su201835

Stellar Ages and Masses: A New Analysis
Friday, August 17, 2018
Science Update - A look at CfA discoveries from recent journals

The determination of accurate stellar ages and masses is essential for astronomy - but notoriously difficult. Various methods have been developed for stars of all types, achieving different levels of and accuracy. The most widely used and arguably most established method is stellar evolutionary modeling of main-sequence stars like the Sun, and slightly evolved medium-mass stars whose properties are not readily confused with those of other kinds of stars. On the other hand stars less massive than the Sun and stars that have finished their main phase of hydrogen burning and swollen into giant stars have ages that are harder to pin down.

The study of stellar properties is currently undergoing a revolution thanks in a large part to a new generation of ambitious spectroscopic Milky Way surveys of hundreds of thousands of stars, and by new distances measurements using the Gaia satellite.

CfA astronomer Aaron Dotter and three of his colleagues, building on these new trends, have developed a new method using Bayesian statistics that combines multiple datasets together (especially new ones from Gaia and near infrared photometric surveys) to determine the most likely age and mass values for stars. They tested their algorithm on about four thousand stars in the solar neighborhood and derived values that were consistent with literature values but generally with smaller uncertainties. They also applied the method to 9111 stars in the neighborhood to produce a catalog of values. Not least, they were able to apply their method to examine the chemical enrichment of stars in the neighborhood. The new algorithm will become even more valuable in the near future as Gaia and more new surveys produce large amounts of data.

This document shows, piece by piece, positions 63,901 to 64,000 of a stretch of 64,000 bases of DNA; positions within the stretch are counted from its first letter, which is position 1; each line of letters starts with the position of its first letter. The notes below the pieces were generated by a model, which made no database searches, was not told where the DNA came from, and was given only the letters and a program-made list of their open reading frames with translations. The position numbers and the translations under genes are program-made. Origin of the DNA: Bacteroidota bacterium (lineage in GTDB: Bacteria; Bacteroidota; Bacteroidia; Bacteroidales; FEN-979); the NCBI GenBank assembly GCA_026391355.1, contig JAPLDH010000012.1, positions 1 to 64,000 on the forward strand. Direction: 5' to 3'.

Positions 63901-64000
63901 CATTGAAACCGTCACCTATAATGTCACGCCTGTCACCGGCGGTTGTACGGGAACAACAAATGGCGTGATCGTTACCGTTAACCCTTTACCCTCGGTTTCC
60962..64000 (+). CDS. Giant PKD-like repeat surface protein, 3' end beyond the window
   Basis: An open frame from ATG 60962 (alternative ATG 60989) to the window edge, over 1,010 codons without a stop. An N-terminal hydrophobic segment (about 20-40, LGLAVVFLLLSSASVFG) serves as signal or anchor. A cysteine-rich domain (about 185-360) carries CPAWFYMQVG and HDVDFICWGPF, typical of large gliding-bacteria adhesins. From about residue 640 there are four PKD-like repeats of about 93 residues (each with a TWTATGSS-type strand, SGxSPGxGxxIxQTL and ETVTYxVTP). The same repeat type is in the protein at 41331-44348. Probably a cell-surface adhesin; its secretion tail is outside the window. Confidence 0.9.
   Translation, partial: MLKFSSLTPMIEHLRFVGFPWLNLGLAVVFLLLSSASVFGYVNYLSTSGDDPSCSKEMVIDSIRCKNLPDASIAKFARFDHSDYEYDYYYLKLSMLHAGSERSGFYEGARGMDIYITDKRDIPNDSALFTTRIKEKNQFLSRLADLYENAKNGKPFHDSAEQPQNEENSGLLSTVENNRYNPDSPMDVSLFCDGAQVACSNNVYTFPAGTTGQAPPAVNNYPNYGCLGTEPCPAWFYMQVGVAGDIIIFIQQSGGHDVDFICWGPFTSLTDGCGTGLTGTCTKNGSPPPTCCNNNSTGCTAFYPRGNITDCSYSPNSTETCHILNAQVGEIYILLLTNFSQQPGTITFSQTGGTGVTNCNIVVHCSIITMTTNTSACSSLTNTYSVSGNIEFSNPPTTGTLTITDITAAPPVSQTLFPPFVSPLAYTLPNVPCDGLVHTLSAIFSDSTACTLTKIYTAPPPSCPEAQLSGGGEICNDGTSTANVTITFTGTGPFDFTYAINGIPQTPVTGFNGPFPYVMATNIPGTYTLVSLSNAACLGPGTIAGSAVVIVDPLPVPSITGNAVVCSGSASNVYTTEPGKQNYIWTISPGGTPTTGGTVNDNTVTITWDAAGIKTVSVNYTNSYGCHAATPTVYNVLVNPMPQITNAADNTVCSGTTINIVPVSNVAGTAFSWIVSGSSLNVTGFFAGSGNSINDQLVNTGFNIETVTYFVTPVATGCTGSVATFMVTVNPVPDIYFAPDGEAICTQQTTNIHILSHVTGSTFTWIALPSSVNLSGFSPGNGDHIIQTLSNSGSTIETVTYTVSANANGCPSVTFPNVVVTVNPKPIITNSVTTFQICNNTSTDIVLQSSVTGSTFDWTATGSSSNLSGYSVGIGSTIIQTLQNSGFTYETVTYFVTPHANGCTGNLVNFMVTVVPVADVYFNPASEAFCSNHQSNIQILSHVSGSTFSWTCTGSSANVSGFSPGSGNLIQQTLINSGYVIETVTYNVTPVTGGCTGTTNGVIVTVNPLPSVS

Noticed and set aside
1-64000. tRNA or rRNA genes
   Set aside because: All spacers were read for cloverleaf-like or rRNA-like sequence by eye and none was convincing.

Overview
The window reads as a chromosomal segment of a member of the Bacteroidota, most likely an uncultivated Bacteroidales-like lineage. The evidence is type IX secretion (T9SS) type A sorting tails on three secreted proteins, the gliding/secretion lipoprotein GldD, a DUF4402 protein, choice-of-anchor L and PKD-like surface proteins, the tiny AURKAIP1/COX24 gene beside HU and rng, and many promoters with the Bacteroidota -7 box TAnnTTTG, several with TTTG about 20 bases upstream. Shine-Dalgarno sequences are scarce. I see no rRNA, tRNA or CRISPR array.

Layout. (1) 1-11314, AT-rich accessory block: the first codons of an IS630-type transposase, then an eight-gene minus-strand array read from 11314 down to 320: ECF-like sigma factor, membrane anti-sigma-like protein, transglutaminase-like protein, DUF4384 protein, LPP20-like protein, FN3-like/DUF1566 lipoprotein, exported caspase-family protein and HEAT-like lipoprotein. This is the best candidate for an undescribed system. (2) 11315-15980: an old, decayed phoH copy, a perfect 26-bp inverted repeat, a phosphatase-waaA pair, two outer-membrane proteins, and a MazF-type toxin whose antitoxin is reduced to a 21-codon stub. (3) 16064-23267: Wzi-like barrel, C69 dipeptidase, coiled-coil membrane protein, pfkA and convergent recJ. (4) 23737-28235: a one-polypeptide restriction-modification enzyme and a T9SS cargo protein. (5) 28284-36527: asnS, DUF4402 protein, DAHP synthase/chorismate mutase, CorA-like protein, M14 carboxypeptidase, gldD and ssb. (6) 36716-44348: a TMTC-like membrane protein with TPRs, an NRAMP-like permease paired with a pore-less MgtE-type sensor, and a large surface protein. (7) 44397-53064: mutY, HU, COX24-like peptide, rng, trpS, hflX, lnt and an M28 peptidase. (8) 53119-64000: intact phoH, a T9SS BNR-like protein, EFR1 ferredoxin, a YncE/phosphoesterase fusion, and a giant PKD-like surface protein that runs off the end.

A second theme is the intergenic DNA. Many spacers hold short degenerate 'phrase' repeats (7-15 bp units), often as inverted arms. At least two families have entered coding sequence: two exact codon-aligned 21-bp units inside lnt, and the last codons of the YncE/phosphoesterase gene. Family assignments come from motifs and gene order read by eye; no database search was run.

Reference(s): 

"Stellar Ages and Masses in the Solar Neighbourhood: Bayesian Analysis Using Spectroscopy and Gaia DR1 Parallaxes," Jane Lin, Aaron Dotter, Yuan-Sen Ting, and Martin Asplund, MNRAS 477, 2966, 2018.